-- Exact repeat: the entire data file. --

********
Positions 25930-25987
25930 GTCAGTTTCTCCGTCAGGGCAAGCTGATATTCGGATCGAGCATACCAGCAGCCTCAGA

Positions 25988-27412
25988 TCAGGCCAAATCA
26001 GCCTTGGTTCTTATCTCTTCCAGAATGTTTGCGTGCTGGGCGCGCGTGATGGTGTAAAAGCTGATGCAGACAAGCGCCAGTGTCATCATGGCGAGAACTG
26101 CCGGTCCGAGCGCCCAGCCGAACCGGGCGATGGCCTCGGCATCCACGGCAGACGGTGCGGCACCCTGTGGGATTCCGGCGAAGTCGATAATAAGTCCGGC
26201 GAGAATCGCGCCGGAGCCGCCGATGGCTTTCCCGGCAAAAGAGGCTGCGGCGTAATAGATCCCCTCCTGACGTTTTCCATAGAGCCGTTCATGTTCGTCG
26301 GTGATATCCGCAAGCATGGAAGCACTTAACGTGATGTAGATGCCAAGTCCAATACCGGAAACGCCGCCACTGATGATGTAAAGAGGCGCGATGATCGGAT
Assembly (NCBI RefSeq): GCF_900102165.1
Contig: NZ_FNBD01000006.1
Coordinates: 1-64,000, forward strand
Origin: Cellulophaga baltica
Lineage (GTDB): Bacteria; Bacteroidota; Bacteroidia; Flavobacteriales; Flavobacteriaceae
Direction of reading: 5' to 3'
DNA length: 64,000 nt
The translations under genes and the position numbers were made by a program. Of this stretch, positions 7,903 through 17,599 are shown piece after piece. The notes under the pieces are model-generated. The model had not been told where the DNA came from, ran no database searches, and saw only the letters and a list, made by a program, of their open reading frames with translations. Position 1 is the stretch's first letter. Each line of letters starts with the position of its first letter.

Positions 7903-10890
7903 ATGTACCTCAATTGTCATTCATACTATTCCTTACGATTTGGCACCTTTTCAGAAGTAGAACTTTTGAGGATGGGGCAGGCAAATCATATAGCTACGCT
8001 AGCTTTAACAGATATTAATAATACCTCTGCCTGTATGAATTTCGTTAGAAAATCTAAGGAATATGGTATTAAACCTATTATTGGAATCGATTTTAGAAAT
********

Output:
Positions 25930-25987
25930 GTCAGTTTCTCCGTCAGGGCAAGCTGATATTCGGATCGAGCATACCAGCAGCCTCAGA

Positions 25988-27412
25988 TCAGGCCAAATCA
26001 GCCTTGGTTCTTATCTCTTCCAGAATGTTTGCGTGCTGGGCGCGCGTGATGGTGTAAAAGCTGATGCAGACAAGCGCCAGTGTCATCATGGCGAGAACTG
26101 CCGGTCCGAGCGCCCAGCCGAACCGGGCGATGGCCTCGGCATCCACGGCAGACGGTGCGGCACCCTGTGGGATTCCGGCGAAGTCGATAATAAGTCCGGC
26201 GAGAATCGCGCCGGAGCCGCCGATGGCTTTCCCGGCAAAAGAGGCTGCGGCGTAATAGATCCCCTCCTGACGTTTTCCATAGAGCCGTTCATGTTCGTCG
26301 GTGATATCCGCAAGCATGGAAGCACTTAACGTGATGTAGATGCCAAGTCCAATACCGGAAACGCCGCCACTGATGATGTAAAGAGGCGCGATGATCGGAT
Assembly (NCBI RefSeq): GCF_900102165.1
Contig: NZ_FNBD01000006.1
Coordinates: 1-64,000, forward strand
Origin: Cellulophaga baltica
Lineage (GTDB): Bacteria; Bacteroidota; Bacteroidia; Flavobacteriales; Flavobacteriaceae
Direction of reading: 5' to 3'
DNA length: 64,000 nt
The translations under genes and the position numbers were made by a program. Of this stretch, positions 7,903 through 17,599 are shown piece after piece. The notes under the pieces are model-generated. The model had not been told where the DNA came from, ran no database searches, and saw only the letters and a list, made by a program, of their open reading frames with translations. Position 1 is the stretch's first letter. Each line of letters starts with the position of its first letter.

Positions 7903-10890
7903 ATGTACCTCAATTGTCATTCATACTATTCCTTACGATTTGGCACCTTTTCAGAAGTAGAACTTTTGAGGATGGGGCAGGCAAATCATATAGCTACGCT
8001 AGCTTTAACAGATATTAATAATACCTCTGCCTGTATGAATTTCGTTAGAAAATCTAAGGAATATGGTATTAAACCTATTATTGGAATCGATTTTAGAAAT